DanceView Times, New York edition
Festival Song/Deep Song/Errand into the Maze/Circe/Sketches from Chronicle
The third repertory program by the Martha Graham Dance Company introduced two contrasting solos, Satyric Festival Song and Deep Song. One can sense Graham’s vaudeville training in the dimensions and practicality of the solos. They’re of simple means, easily toured and short. Satyric is from 1932, and if there is such a thing, it’s light Martha. Dressed in a long knit dress with happy green stripes, Blakely White-McGuire began with her back to us and turned around quizzically. The dance is said to be inspired by Pueblo Indian clowns who mock sacred rituals, but to me White-McGuire was a naughty but endearing child; what Eloise might have been like if her parents had gotten her out of the suite at the Plaza Hotel and into classes at the Graham studio.
In Deep Song, from December 1937, Graham is reacting to the suffering of the Spanish Civil War. On a stage empty but for a long white bench, Alessandra Proserpi worries her way through the litany of Graham contractions and spirals. The bench transforms as the dance continues; it pillories her in the market square and finally becomes a hiding place as she crawls to lie beneath it. One could sense the bombs raining down on Guernica. For those familiar with Graham technique class, what’s interesting is the contrast between the regimentation of the technique and the choreography itself. Contrasted to Balanchine, the technique is not an end to itself. It’s in service to character development.
Errand into the Maze retells the myth of the labyrinth and the Minotaur, but Ariadne herself heads into the maze with her cord rather than Theseus. Elizabeth Auclair begins at the back of the stage contracted with her hands crossed protectively over her solar plexus. The music by Gian Carlo Menotti has a repeating motif and Graham repeats her choreography—throw right, throw left, throw back, convulse to center—as well. Graham’s repertory is marked by her championing of contemporary music. Every score was by an uncommon composer (Henry Cowell, Alan Hovhaness, Wallingford Riegger, Menotti) and worth hearing. It was never musique dansante, but her dances don’t need that sort of rhythmical underpinning.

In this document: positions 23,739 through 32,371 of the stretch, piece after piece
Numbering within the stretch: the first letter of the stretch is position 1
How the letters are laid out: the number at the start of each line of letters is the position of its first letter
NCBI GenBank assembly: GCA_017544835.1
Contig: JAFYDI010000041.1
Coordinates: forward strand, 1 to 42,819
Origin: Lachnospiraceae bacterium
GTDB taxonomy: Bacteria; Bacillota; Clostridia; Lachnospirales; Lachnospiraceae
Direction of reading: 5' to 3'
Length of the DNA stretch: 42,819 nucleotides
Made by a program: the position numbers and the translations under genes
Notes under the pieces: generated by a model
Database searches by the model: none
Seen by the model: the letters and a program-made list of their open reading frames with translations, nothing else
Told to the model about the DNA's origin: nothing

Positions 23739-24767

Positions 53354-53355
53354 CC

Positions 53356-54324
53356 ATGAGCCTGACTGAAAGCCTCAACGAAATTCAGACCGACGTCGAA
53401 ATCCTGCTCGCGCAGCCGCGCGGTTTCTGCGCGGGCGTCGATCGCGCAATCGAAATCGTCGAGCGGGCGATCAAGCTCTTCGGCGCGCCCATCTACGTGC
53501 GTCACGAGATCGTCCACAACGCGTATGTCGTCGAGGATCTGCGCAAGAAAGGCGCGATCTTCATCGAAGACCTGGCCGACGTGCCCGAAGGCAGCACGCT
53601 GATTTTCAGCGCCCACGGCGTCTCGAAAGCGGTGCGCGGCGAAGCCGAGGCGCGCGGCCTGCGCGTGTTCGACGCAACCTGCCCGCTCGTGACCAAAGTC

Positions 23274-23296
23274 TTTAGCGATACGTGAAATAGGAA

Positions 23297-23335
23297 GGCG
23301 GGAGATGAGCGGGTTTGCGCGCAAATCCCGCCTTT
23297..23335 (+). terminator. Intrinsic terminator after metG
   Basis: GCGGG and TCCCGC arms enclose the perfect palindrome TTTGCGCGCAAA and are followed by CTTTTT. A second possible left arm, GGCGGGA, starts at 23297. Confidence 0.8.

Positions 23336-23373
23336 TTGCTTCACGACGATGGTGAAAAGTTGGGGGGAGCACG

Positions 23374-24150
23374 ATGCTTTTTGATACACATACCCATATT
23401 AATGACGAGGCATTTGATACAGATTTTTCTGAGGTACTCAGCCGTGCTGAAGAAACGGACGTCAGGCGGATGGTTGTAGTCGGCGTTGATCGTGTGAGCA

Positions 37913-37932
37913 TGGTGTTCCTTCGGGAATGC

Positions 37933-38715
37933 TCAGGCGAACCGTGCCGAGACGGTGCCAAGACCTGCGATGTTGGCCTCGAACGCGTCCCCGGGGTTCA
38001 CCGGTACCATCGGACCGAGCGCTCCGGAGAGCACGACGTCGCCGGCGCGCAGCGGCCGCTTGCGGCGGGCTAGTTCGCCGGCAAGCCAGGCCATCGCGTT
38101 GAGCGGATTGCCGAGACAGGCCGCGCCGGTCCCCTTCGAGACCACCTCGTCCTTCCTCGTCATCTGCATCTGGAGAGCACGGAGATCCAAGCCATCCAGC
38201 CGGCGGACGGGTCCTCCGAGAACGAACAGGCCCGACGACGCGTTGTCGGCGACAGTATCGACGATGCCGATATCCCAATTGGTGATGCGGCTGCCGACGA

Martin Lofsnes towers over Auclair as the yoked and horned Minotaur, bouncing in like a pogo stick as Auclair ravels up the rope to tie it to the set piece by Isamu Noguchi as protective netting. Graham’s own quote on the work, There is an errand into the maze of the heart’s darkness in order to face and do battle with the Creature of Fear expresses the ambivalence of the struggle in the work. The Minotaur is never vanquished; there isn’t a need. In this simple, taut Jungian allegory he can be pacified for a time at best.
In the same way one might think about why Balanchine made Kammermusik No. 2, watching Circe makes you think Graham made “something for the boys”, but in this case it feels like it was made for the boys in the audience as well as those on the stage. The dance opens with Ulysses and his helmsman steering their little Noguchi skiff and doing slow swimming motions to indicate their travel. Circe’s enchanted men turned animals appear with Circe herself. All the men are wearing next to nothing, but it’s next to nothing with lots of gold trim. They slither about her while she remains impassive.